The blame for this could be laid at the door of ­Silicon ­Valley companies who foist ­information upon us relentlessly. "The encouragement to consume is intrinsic to capitalism," says Ciaran McMahon, author of a forthcoming book called The Psychology of Social Media. "What's happening in digital spaces is simply a reflection of what has been happening in developed societies for some time."

But if we are hard-wired to be ­interested in new things, the sheer ­quantity presented to us by the digital world is going to be overwhelming. ­Indeed, notifications and reminders arrive ­constantly. On social media, we are urged to add friends and follow more ­people, while ­online services are easy to sign up to, but harder to walk away from. It can feel as if we are caught in a digital trap.

What's happening in digital spaces is simply a reflection of what has been happening in developed societies for some time.

Some of the responsibility is ours. The phenomenon of "cyberhoarding", where we develop an inability to ­jettison digital possessions in a way Kondo might endorse, is widespread; we never bother weighing up whether a digital artefact "sparks joy" because it is easy to obtain, easy to keep, and cheap to store. But this accumulation of stuff carries a ­psychological weight. "The ­digital objects we hoard ­represent a part of us," says McMahon. "Consciously ­deleting them is akin to taking a scalpel to our own ­memories, and not everyone has the psychological wherewithal to do that."

So what's to be done?

Throwing away items related to the past, even old text messages, has been likened to "the death of a dream", as it forces us to consider what is important in our lives. Either way, we cannot win: throwing things away is traumatic, but keeping them causes anxiety.

It was reported in October that a group called the European Problematic Use Of The Internet Research ­Network is looking into the cyberhoarding phenomenon. "Nobody knows the extent to which this is developing and causing problems," said the group's founder, Professor Naomi Fineberg.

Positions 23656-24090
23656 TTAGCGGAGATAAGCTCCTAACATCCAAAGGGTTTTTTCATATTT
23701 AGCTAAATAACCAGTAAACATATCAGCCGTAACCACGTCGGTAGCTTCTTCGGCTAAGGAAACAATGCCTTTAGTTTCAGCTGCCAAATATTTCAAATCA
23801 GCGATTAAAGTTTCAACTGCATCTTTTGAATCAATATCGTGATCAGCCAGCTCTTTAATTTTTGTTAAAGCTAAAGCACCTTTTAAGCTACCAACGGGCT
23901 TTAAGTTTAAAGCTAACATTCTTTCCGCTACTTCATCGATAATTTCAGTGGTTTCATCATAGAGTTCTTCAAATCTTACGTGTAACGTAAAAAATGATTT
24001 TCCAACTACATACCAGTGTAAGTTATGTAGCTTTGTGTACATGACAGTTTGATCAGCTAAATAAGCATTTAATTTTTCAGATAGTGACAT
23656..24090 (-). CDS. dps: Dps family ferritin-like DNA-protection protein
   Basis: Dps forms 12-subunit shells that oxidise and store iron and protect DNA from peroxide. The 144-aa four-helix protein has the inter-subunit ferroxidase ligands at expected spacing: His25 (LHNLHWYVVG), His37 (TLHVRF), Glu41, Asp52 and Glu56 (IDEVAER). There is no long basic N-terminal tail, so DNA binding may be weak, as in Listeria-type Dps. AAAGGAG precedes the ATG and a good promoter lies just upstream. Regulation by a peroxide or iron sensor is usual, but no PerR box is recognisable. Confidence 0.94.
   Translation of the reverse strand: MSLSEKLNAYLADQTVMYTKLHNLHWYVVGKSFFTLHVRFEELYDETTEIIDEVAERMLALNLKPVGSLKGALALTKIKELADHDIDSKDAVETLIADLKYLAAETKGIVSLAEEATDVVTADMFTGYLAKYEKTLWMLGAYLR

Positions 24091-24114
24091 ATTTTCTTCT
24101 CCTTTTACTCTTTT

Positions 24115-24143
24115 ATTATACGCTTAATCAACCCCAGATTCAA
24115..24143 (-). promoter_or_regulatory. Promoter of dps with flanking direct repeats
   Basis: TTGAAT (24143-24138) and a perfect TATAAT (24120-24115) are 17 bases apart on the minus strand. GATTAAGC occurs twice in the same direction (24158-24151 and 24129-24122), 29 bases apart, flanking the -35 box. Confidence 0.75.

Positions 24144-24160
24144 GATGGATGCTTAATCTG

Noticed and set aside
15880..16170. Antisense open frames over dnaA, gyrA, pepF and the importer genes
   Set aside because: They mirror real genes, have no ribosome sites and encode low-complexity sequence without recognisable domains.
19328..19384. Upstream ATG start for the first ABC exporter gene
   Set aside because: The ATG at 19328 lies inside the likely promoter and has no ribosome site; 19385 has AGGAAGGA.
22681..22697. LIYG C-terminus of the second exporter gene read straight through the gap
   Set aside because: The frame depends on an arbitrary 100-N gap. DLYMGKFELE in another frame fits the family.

Life is inherently messy and chaotic, and perhaps the ­digital world is a more ­accurate representation of that, unlike the ­superficial order imposed by Kondo. But that does not stop us from yearning for simplicity.

Digital firms claim that they are helping us by ­decluttering apps and services, but these changes are usually cosmetic – after all, no service wants to loosen its grip on our ­attention. Advice on how to cope with digital overload is plentiful, but some tips, such as listening to podcasts at ­faster speeds, exacerbate the problem. Tools to help us ­declutter can ­become ­administrative ­burdens. We can delete old apps, weed out old photos, ­unsubscribe from email lists, close down ­accounts with services we no longer use, employ password managers to defog our brains and download software to purge old computer files, but it doesn't bring joy; it makes us resentful.

Perhaps one day, artificial intelligence will help us to ­determine what we ought to keep or throw away, but the sense of unburdening that is prompted by Kondo's show feels unattainable. "We are going to need a new kind of cyberpsychological therapy to help us understand our digital selves," says McMahon. "But a quarter century into the public internet, that has yet to emerge."

The Psychology of Social Media by Ciaran McMahon is ­available from April 25. It can be ordered online now